# Basic Ratio Capacity May Serve as Building Block for Math Knowledge

Understanding fractions is a critical mathematical ability, and yet it’s one that continues to confound a lot of people well into adulthood. New research finds evidence for an innate ratio processing ability that may play a role in determining our aptitude for understanding fractions and other formal mathematical concepts.

The research is published in Psychological Science, a journal of the Association for Psychological Science.

“Our findings suggest that human beings come wired with a sort of naïve nonsymbolic ratio processing ability and that differences in these abilities have meaningful effects on the development of mathematical thinking,” explains psychological scientist Percival Matthews of the University of Wisconsin-Madison, lead researcher on the study. “This basic perceptual ability seems to have consequences even for complex mathematical thinking like algebraic reasoning, which is quite counterintuitive.”

Matthews and colleagues Mark Rose Lewis and Edward M. Hubbard, all of the University of Wisconsin-Madison, hypothesized that we must have some basic ability that allows us to reason, in an informal way, about proportions.

“The human brain existed way before we had things like math and reading, which means that however we do these things, we have to sort of recycle abilities that the brain already has,” Matthews explains.

Sample dot and line pairs

To investigate this hypothesis, the researchers recruited 181 college undergraduates to participate in their study. The students completed four tasks in which they had to compare ratio quantities represented by pairs of dot arrays or pairs of line segments.

Students saw a pair of dot groupings or a pair of line segments on a computer screen for 1.5 seconds, and were asked to indicate which option in the pair represented a larger quantity. In making this assessment, the students essentially had to intuitively “feel out” and compare ratios composed by dot (or line) pairs on one side versus dot (or line) pairs on the other side.

Importantly, the ratios represented by the dots and the lines varied from trial to trial.

The students completed several additional tasks that gauged their formal, or symbolic, math ability.

In one task, they were presented a paper-and-pencil assessment of general fractions knowledge. In another, they were given a fraction – such as 1/7 – and were asked to represent the fraction by clicking on the analogous position on a number line that ranged from 0 to 1. The researchers also examined students’ scores on the algebra placement test that they took when they entered university.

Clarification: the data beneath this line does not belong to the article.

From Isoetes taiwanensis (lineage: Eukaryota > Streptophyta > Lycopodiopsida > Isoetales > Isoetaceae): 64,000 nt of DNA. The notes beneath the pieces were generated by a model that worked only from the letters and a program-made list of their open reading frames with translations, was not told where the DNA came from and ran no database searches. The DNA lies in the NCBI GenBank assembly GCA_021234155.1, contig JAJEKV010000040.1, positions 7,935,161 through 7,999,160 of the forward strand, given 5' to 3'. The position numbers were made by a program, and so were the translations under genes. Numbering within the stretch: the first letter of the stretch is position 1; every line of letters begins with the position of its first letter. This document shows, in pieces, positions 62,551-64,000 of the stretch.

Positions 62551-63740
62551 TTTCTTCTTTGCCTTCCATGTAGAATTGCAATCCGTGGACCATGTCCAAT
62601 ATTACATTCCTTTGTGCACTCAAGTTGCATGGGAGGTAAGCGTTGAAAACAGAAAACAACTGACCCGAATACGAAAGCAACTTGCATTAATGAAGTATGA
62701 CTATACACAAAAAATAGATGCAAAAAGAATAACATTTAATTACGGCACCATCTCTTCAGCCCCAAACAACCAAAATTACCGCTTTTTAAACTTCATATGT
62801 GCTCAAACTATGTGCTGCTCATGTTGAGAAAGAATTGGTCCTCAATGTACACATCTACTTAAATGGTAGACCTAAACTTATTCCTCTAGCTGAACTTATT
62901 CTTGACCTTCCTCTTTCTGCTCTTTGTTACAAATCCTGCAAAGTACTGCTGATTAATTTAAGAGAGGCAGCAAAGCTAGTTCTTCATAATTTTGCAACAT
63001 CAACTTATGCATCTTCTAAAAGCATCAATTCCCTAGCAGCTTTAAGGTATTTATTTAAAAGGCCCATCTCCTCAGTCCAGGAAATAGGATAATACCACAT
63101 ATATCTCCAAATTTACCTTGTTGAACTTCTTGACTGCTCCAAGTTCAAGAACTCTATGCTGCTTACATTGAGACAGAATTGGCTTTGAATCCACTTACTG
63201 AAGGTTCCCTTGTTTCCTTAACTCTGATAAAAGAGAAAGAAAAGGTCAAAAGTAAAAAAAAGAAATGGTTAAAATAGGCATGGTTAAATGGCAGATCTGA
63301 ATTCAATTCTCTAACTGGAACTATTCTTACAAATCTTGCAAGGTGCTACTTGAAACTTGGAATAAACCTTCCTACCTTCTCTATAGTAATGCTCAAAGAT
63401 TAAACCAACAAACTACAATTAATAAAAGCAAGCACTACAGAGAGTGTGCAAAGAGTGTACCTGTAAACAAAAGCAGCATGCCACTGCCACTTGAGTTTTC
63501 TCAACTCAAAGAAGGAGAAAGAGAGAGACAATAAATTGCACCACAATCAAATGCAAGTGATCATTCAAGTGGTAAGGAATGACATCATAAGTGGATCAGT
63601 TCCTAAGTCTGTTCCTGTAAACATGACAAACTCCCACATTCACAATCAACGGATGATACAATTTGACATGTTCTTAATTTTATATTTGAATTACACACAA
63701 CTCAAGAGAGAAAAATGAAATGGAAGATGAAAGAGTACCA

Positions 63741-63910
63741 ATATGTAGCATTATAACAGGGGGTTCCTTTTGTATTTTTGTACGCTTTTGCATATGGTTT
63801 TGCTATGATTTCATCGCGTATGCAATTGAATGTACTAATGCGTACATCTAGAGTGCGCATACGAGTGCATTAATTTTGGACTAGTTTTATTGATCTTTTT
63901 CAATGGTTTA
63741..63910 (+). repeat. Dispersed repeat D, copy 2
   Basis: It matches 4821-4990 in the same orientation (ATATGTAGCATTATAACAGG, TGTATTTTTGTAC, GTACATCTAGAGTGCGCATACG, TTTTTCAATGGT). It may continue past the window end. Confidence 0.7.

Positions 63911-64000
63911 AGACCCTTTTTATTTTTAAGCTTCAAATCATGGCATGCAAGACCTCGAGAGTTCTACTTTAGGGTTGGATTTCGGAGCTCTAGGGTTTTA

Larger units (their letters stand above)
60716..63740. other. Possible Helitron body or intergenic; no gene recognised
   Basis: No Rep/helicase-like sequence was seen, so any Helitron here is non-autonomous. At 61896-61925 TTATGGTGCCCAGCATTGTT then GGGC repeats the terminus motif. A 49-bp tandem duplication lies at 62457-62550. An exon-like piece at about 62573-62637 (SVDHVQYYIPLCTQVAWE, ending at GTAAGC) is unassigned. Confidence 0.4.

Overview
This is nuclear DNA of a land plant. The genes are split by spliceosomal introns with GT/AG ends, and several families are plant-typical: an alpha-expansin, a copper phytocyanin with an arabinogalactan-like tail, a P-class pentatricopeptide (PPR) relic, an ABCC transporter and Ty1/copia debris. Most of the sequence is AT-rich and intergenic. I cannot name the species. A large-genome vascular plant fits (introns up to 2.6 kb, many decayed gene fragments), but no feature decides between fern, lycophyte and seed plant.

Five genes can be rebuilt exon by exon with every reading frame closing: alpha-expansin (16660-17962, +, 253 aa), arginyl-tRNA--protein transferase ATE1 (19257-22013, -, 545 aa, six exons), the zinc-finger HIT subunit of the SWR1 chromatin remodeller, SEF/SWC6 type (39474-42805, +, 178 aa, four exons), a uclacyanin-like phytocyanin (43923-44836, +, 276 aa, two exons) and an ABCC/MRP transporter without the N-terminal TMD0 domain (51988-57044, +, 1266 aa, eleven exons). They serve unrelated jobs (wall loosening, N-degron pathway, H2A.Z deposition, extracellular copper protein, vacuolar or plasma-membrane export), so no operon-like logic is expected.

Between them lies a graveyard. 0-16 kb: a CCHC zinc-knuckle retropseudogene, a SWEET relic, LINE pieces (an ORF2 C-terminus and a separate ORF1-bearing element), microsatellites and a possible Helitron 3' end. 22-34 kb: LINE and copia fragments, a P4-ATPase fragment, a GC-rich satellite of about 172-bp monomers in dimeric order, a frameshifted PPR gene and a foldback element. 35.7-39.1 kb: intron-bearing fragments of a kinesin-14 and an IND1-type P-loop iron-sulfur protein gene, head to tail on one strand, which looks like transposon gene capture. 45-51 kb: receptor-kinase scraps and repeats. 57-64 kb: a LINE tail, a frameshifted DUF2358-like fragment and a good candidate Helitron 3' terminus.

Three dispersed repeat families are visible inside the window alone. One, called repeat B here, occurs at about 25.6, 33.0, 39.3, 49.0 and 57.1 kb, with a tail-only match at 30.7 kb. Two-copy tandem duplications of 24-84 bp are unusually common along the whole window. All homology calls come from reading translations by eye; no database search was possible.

The results revealed an association between the students’ ability to gauge nonsymbolic ratios and their competence in symbolic math: Students who were adept at processing pictorial ratios by comparing dots and lines also tended to be good at comparing fractions and estimating fractions on a number line.

But the association also extended to more general math skills: Students who scored higher on the pictorial ratios task also tended to be good at solving algebraic equations.

“Far and away the most surprising finding was that this ratio sensitivity was correlated with performance on university entrance exams,” says Matthews. “It is easy to see how sensitivity for the magnitudes of what amount to nonsymbolic versions of fractions might be correlated with fractions processing performance. However, it’s another thing for it to be correlated with something as complex as algebra.”

Matthews and colleagues are hoping to find evidence-based strategies that will make teaching and learning fractions more manageable, given the difficulty that many people have in mastering fractions. These new findings, they argue, serve as an important for step in that endeavor:

“At the end of the day, we want to encourage psychologists, math education researchers, and educational practitioners to consider how actively trying to leverage these abilities might help improve fractions learning,” says Matthews.

This research was supported in part by grants from the Wisconsin Alumni Research Fund and National Science Foundation Grant No. DRL-1420211.

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